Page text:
Tis the season for joy and merriment and for coming up with New Year’s resolutions. I know many people who refuse to declare a New Year’s resolution because they know that by February, if not earlier, they’re likely to be unsuccessful in living up to the promise they made for themself. I’m of the view that while past ‘failure’, or inability to fully reach one’s objective (that sounds much nicer, doesn’t it?) is sometimes an indication of future success (i.e. the lack of it), it can also be great motivation to do better the next time around.
Posts in: Random
I came across a great article in the Globe and Mail, which profiled Robert Burley an architecture photographer by training and currently a photography professor at Ryerson University. http://www.theglobeandmail.com/arts/art-and-architecture/robert-burley-behind-the-silver-curtain/article5694976/
Burley chronicles the end of traditional photography in his book, The Disappearance of Darkness: Photography at the End of the Analog Era, as well as in a touring exhibition that will take place next year. Columnist James Adams notes that Burley’s project began when, in 2005, he was informed that Kodak “was discontinuing all manufacturing in Toronto” and was permanently closing its four-hectare industrial complex, which had been in operation since World War I.
This post is inspired by Brené Brown’s TED talk, “The Power of Vulnerability”. Brown is a research professor whose topics of study include vulnerability, courage, authenticity, and shame. Her work has been featured on PBS, NPR, TED, and CNN. (http://en.wikipedia.org/wiki/Brené_Brown).
I recently joined a Mastermind group through a professional networking organization. For those of you who haven’t heard of a Mastermind group, in sum, it’s a group of like-minded people who meet on a regular basis to hold one another accountable to meet the goals the individual, or group, has set. Participants in my Mastermind group will be blogging about the Mastermind experience each month to inform the broader networking organization of what we’ve discovered about ourselves, lessons we’ve learned, what we hope to get out of this process, and how we intend to reach our goals. I wrote the first blog post and thought I’d share it with my Y Variable readers. I happen to know that a lot of you, like me, are at stages in your lives where you’re trying to make changes, achieve new goals, etc., so perhaps the TED talk referred to above, or the post below might help you along the way, knowing that there are others who are in the same position. 🙂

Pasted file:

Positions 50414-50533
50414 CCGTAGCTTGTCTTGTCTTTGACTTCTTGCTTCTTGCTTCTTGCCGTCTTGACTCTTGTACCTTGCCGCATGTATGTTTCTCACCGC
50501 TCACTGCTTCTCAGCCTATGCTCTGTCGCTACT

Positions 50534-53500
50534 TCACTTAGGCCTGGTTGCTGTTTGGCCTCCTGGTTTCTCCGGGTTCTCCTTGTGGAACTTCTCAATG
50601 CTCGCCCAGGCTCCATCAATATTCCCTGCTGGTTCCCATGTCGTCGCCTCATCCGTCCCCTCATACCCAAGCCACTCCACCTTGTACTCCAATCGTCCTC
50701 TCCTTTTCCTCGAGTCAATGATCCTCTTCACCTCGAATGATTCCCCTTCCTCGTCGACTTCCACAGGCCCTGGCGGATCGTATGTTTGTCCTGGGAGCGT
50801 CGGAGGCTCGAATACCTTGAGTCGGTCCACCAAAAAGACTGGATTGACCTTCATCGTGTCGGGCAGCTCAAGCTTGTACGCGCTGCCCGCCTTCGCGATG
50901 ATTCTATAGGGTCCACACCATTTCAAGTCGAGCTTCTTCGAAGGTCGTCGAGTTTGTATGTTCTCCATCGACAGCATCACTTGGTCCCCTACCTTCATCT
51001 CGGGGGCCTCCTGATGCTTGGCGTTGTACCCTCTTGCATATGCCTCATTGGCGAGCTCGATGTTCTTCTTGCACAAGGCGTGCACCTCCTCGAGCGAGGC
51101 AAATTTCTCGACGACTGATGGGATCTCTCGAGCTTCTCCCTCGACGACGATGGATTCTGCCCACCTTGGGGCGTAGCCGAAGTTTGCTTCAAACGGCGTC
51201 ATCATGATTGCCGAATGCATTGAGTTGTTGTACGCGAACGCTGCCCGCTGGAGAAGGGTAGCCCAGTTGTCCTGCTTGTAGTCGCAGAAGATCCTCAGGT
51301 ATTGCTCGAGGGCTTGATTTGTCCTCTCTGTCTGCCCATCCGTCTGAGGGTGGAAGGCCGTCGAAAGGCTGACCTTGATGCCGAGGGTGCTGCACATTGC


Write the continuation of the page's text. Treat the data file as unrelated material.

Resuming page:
Canadian Conservative MP Dean Del Maestro proposed last week that commenters on news articles should be forced to identify themselves. Del Maestro stated in a Facebook post that removing such online anonymity would be the best way “to end on-line and electronic bullying, libel and slander”.
I am, admittedly, of two minds on this issue. I read many different online publications and after reading an article or post, I often go to the comments section to read the opinions of other readers. I’ve never posted any comments myself, perhaps because I’m so turned off by what many post, particularly when the articles or posts pertain to public figures, be they politicians, or celebrities – the latter who seem to get the worst of the vitriol as the public seems to think that because you decide to make a living in a public forum, you deserve to be harshly critiqued for such egregious acts as the hint of a muffin top, cellulite, or a fashion misstep. I often wonder what the people who post such negative comments look like. Are they cellulite free? Do they keep up a strict exercise and diet regime that might make them feel entitled to comment? While I focus on the fact that these anonymous commenters often write from a hateful place, many also seem unable to follow any grammatical rules or proper sentence structure, but I digress.
In a week when pundits analyzed and critiqued Mitt Romney for his “binders full of women” comments during the second Presidential election debate to the announcement of the transfer of Malala Yousufzai – the 14 year old Pakistani advocate of girls’ education who was shot in the head by a Taliban operative – to a hospital in England, women’s issues have certainly run the gamut this week.
With a graduate degree in Women’s Studies and my standing as a feminist (this just means that I believe that men and women should be treated equally…no bra burning for me people!) my ears always perk when I hear of issues that deeply affect girls and women.